The peak in conversation took place at 17:00 as @SAfm and @news24 also aired news about price hikes.

The Unemployment Insurance Fund was a topic of conversation throughout the day for many South Africans, as payday approaches. Companies are trying to understand how they can access UIF money.

@ncube_thami tweeted the example of a small UIF-compliant business that was declined assistance by Sukuma and wanted an explanation on which SMEs qualify for the funds.

Just before 10:00 Man’s NOT Barry Roux, a Twitter profile known for interesting viewpoints, drove a spike in UIF mentions as people retweeted his post, “UIF is starving people. TERS claims are paid within a week, while people who applied for normal claims or applied for continuation of benefits have been waiting for payments since February.” 185 people talked about this tweet.


The publication of many articles about Morningside Mediclinic ensured high reach for this topic.

Conversation about healthcare in Eastern Cape increased by 284% and Unique Authors increased by 343% compared to the previous day.

Eastern Cape health MEC Sindiswa Gomba, who recently accompanied Health Minister Dr Zweli Mkhize on his tour of Eastern Cape hospitals, has found herself in hot water.

The Democratic Nursing Organisation of SA (Denosa) has called for her resignation for taking Covid-19 PPE requirements lightly. During a recent hospital visit, she wore only a mask and not the prescribed gloves and apron.

The Health Minister is allegedly disappointed with the MEC’s preparations in the province and has sent in reinforcement teams. The MEC is alleged to have failed to fill critical positions and provide PPE to healthcare workers who are now turning to their municipality for support. Another source said Mkhize did not believe the low infection numbers reported in the Bay area, compared to the number of deaths, and believed not enough testing was being conducted in the province.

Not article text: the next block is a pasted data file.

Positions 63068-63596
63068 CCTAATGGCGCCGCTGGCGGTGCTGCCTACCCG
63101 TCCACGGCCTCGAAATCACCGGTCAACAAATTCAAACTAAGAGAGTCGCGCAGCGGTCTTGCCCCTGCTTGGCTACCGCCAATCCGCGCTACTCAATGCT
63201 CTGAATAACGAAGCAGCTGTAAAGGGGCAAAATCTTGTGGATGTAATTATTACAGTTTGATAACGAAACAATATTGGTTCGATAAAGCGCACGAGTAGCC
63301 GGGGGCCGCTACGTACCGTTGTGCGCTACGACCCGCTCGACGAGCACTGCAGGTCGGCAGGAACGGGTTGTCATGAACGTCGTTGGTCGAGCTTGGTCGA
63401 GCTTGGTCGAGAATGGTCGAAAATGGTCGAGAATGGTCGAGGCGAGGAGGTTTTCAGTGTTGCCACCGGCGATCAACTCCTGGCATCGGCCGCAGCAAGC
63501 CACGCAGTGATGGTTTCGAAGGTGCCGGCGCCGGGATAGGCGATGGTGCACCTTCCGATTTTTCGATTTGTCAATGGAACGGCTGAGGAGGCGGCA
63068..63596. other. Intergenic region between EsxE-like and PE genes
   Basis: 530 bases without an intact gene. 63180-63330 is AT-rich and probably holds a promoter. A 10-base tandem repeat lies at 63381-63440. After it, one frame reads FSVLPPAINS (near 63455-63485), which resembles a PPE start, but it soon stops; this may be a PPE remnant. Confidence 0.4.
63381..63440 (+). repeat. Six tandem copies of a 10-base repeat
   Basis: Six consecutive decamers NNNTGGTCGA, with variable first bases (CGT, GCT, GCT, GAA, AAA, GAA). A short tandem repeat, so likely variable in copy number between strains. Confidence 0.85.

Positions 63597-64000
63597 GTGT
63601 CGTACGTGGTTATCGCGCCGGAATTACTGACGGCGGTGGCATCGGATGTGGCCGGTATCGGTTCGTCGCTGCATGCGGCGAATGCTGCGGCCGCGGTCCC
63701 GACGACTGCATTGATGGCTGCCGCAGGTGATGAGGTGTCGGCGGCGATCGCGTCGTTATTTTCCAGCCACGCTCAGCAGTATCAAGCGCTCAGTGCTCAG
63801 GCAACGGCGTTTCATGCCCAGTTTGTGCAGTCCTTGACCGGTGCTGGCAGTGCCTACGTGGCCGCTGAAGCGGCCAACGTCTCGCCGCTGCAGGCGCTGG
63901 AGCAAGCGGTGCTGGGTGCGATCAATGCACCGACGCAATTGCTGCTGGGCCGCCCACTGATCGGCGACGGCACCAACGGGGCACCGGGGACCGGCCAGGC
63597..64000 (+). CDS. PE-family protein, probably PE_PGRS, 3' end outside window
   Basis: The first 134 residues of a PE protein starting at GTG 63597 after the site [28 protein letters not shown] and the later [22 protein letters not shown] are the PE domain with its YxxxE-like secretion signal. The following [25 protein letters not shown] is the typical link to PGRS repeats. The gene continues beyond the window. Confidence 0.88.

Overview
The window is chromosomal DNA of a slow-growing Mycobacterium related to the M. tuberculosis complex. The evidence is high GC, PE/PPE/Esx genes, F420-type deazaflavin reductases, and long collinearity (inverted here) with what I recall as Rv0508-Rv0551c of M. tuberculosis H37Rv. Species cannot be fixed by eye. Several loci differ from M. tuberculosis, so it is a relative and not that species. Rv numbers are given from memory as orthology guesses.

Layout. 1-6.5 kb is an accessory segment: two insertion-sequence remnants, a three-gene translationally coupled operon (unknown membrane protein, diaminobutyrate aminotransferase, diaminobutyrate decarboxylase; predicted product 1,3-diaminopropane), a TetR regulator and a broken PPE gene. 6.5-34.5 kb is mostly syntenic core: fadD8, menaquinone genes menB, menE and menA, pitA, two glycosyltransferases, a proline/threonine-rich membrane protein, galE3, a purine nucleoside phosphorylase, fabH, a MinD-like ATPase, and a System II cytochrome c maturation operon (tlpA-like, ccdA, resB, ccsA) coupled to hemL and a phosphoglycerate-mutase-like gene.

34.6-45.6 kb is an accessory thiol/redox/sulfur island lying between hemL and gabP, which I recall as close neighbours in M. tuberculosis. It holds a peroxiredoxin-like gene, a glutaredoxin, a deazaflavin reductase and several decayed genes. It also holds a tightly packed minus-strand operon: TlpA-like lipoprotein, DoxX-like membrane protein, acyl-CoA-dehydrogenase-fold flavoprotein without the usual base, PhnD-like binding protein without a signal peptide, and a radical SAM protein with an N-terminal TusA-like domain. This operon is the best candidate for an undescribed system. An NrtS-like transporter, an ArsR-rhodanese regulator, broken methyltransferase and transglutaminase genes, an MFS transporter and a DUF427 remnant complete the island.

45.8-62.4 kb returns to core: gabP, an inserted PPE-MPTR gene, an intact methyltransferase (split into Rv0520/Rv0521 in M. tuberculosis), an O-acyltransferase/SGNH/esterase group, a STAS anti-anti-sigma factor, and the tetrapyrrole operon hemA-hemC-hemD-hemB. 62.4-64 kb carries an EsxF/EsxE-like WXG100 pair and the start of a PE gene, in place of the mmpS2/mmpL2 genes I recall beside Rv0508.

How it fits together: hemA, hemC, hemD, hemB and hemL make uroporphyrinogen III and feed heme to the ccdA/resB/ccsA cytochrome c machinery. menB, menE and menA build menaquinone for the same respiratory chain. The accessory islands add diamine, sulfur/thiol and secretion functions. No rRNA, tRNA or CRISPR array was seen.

Eastern Cape was one of the top trending topics by volume for the day, peaking between 06:00 and 07:00.

Posts about Mediclinic Morningside said the hospital faced a crisis with over 90 infections, including 79 sick healthcare workers, support staff and health professionals.

This incident highlighted how many South Africans perceive private healthcare. While some said the high number of infections at private hospitals indicated they put profits over the wellbeing of staff, others said private healthcare was no better than services provided at public hospitals.

By Thursday 23 April, 143,570 tests had been conducted in SA, 3,953 positive cases of Covid-19 had been identified and 75 deaths recorded. DM

All reports are available at The The Centre for Analytics and Behavioural Change (CABC) will provide media with additional information and deeper analysis on any trending topics on request.

The CABC is a non-profit organisation incubated at the Graduate School of Business at the University of Cape Town. The CABC aims to effect positive behavioural change for social upliftment and environmental benefit. The main areas of focus are enhancing social cohesion, preventing narrative manipulation, furthering sustainability, managing climate change and improving public health. Cutting-edge social media analytics are used to identify both progressive and anti-social stances on any theme. Analysts isolate social media conversations and conduct rigorous data analysis to predict trends. The CABC stimulates positive social change through engagement, dialogue and advocacy.